Story: Edward Morgan Forster was born on New Year’s Day 1879 and died on June 7, 1970 at age 91. Known by his pen name of E.M. Forster, he was one of the 20th century’s most well-known English novelists, writing such works as Howard’s End, A Room with a View, The Longest Journey and his most famous novel, A Passage to India, which was published in 1924.

His sixth and final novel, Maurice, was released posthumously in 1971 and became quite controversial. That’s because Maurice, written in 1913-14, is a gay love story. Such a book would have been not only scandalous but reckless for Forster while alive, who was ‘out’ only to close friends when homosexuality in England was a crime suitable for punishment. Just ask Oscar Wilde.

At age 51, Forster met a London bobby named Bob Buckingham, who was 23 years younger than him. Their mutual attraction resulted in a 40-year relationship which could never be expressed publicly, and which was complicated by Buckingham’s eventual marriage to his wife, a young nurse named May.

Forster’s quiet, intellectual personality ‘settled’ for this love triangle throughout the remainder of his life and literary career. After suffering a stroke, the lifelong bachelor died at the Buckinghams’ home in Coventry, England in the presence of two of the people he loved most.


Highlights: Scott C. Sickles, a noted playwright whose work-in-progress Nonsense and Beauty received its first public reading at the Carnegie Mellon Showcase of New Plays in 1996, blends compelling drama with the true, complicated life of literary giant E.M. Forster in a world premiere produced at The Rep.

Other Info: Rep Associate Artistic Director Seth Gordon, creator of The Rep’s annual Ignite! festival of new play readings, was the director of that very same first public reading of Nonsense and Beauty some 23 years ago. Last year he brought Nonsense and Beauty to the 2018 Ignite! series. After workshops and additional readings in New York City, Sickles’ absorbing historical drama is making its world premiere in The Rep’s Studio Theatre.

Reading the Wikipedia account of Forster provides a reference to the unknown Buckingham, including the notation that Forster’s ashes are mingled with those of the London police officer in the rose garden of the Coventry crematorium near Warwick University.

Jeffrey Hayenga brings a studied, serious approach to his depiction of Forster, who is dressed for nearly the entire two-act show in a tasteful brown suit and cap with a matching vest, courtesy of Felia Davenport’s impeccable costume design. Davenport outfits Forster’s lifelong friend, writer J.R. Ackerley, in handsome Edwardian garb as well, with elegant attire also for Buckingham and May.


Brian Sidney Bembridge’s set design has a spartan look focused on a six-sided, raised platform in the center of the in-the-round staging, with just a pair of side tables and some occasional additional accoutrements for various scenes, which are announced by the players beforehand. Bembridge adds his own soft lighting.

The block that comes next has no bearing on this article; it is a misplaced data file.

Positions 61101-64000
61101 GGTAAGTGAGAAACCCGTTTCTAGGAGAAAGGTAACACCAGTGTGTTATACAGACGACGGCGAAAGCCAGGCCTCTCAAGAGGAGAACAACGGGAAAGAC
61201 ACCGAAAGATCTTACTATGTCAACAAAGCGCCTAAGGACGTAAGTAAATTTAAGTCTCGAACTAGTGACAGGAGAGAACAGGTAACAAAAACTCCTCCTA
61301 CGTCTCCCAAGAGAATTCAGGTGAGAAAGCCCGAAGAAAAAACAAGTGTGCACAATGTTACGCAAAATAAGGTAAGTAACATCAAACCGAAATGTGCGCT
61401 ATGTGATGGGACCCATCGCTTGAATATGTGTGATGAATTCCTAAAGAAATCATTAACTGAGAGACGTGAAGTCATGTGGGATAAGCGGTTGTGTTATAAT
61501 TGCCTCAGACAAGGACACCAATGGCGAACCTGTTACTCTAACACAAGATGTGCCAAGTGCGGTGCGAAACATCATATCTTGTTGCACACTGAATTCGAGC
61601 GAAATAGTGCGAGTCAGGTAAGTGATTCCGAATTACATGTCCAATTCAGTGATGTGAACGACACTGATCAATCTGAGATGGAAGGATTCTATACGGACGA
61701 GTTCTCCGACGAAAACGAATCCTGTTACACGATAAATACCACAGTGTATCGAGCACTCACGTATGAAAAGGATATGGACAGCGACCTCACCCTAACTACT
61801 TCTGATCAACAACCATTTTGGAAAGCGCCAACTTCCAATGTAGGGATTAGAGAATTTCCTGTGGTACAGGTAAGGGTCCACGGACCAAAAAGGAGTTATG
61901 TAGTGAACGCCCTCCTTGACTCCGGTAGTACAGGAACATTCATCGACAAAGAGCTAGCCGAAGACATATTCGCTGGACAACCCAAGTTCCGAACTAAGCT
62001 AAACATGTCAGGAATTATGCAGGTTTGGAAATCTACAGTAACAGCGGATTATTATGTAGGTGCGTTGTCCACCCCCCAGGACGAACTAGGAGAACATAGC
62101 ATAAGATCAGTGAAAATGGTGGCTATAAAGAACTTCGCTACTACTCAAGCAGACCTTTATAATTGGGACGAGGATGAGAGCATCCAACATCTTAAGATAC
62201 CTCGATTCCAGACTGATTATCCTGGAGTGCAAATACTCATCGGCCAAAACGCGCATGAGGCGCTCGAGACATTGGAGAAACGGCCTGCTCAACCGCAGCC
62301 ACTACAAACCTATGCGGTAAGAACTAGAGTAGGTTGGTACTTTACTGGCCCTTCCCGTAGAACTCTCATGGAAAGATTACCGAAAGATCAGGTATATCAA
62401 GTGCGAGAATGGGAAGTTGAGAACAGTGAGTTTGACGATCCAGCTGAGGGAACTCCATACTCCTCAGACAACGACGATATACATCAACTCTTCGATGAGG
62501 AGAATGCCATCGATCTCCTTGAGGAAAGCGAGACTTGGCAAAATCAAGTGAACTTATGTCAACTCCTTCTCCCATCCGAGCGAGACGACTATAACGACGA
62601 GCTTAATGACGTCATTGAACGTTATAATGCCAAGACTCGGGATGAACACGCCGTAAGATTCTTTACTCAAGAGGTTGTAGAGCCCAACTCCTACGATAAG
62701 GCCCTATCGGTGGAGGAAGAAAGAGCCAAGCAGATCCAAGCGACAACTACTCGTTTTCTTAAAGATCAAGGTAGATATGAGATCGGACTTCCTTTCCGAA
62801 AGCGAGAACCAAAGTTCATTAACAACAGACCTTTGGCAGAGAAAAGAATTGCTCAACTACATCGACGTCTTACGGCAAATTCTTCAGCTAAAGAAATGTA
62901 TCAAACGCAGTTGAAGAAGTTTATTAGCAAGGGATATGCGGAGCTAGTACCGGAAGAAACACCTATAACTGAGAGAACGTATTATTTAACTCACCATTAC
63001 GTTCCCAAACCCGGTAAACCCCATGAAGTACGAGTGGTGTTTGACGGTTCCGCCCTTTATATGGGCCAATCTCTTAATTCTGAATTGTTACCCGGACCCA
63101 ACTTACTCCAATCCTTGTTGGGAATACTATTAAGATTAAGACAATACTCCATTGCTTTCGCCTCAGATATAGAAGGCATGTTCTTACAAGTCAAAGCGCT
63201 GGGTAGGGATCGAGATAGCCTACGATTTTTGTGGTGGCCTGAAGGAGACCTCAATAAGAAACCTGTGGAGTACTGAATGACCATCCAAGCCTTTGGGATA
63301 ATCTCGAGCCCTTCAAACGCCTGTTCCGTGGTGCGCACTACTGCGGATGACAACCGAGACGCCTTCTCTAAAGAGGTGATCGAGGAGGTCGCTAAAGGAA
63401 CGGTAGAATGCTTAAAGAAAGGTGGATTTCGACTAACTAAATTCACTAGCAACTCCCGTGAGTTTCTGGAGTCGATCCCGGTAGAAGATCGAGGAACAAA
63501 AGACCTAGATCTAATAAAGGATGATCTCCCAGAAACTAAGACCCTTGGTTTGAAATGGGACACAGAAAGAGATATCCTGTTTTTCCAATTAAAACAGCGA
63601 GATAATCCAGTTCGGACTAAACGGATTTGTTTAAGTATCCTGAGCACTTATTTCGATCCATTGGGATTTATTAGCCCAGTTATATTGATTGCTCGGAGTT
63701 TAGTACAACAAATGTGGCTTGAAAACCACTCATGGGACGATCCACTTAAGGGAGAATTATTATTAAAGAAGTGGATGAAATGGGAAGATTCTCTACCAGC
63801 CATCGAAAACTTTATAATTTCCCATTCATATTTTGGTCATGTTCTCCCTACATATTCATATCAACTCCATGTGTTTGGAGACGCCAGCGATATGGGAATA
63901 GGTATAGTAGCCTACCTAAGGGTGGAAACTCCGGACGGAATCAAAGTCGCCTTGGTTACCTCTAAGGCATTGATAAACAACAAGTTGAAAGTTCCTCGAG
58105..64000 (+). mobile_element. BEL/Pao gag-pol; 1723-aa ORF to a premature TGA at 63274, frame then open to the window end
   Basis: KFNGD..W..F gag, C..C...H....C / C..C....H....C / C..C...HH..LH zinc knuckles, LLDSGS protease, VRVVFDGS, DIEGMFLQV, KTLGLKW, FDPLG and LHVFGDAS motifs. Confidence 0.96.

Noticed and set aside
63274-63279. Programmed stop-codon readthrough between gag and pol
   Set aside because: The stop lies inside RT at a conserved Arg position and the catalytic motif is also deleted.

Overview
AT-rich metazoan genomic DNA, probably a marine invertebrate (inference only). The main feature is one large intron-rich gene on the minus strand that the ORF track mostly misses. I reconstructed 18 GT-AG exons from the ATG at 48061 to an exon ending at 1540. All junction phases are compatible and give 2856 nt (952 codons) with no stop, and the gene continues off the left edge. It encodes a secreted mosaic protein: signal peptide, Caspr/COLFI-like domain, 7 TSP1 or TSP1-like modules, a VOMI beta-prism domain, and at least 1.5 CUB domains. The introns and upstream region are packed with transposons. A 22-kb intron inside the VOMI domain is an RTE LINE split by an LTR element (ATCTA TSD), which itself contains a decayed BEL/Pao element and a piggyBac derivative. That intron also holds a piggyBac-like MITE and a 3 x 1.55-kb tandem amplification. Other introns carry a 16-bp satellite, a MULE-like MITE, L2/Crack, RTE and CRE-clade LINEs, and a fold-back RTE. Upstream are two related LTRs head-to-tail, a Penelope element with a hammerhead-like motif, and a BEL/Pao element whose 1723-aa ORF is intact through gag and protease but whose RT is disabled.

The play is accentuated by brief but well-chosen classical snippets from sound designer Rusty Wandall as well as opening and closing segments from the Peggy Lee classic tune, Is That All There Is?, for secular humanist Forster.

Gordon’s direction is tender and attentive, never more so than in a revealing scene in which the four primary characters shift choreographically at intervals in their seats when Buckingham brings May to meet Forster and Ackerly for the first time. The snobbish Ackerly, prepared to belittle the nurse, instead is won over by her intelligence and grace, virtues which only make Forster’s quiet jealousy all the tougher for him to endure.

Hayenga delivers a sturdy, steady, aching portrayal of the soft-spoken Forster, who shares a home well into his adulthood with his stifling, sharp-tongued mother Lily, a woman whose domineering nature is captured precisely in Donna Weinsting’s bristling performance.


John Feltch is delightful in the role of the outgoing Ackerly, who is considerably more daring with his homosexuality, albeit with innuendos which may escape the recognition of duller-minded authorities. Feltch adds the slightest movements to his gait and gestures which allude to Ackerly’s gay persona and he poignantly conveys the writer’s unrequited physical love for his friend Morgan.

Robbie Simpson brings a joie de vivre and spontaneity to the role of Buckingham, although one might wonder what initially attracted the handsome and virile young man to the much older Forster. Obviously, there was something, but that’s more or less merely suggested in Sickles’ script.

As May, Lori Vega showcases the young woman’s poise and own clever personality. It’s a bit of a puzzle that such a sharp and perceptive woman could remain oblivious for years to the many signals between her husband and his older and famous friend, but Vega shapes the drama’s revelatory scene superbly with the look of realization which crosses her face in a conversation with her husband.

Nonsense and Beauty is static much of the time, but the palpable yearnings of its characters in a time of social repression, even for a renowned writer such as Forster, make it a fascinating and absorbing story.

Play: Nonsense and Beauty

Company: Repertory Theatre of St. Louis

Venue: Emerson Studio Theatre, Loretto-Hilton Center, 130 Edgar Road

Dates: Through March 24

Tickets: $46-$71; contact 968-4925 or

Rating: A 4.5 on a scale of 1-to-5.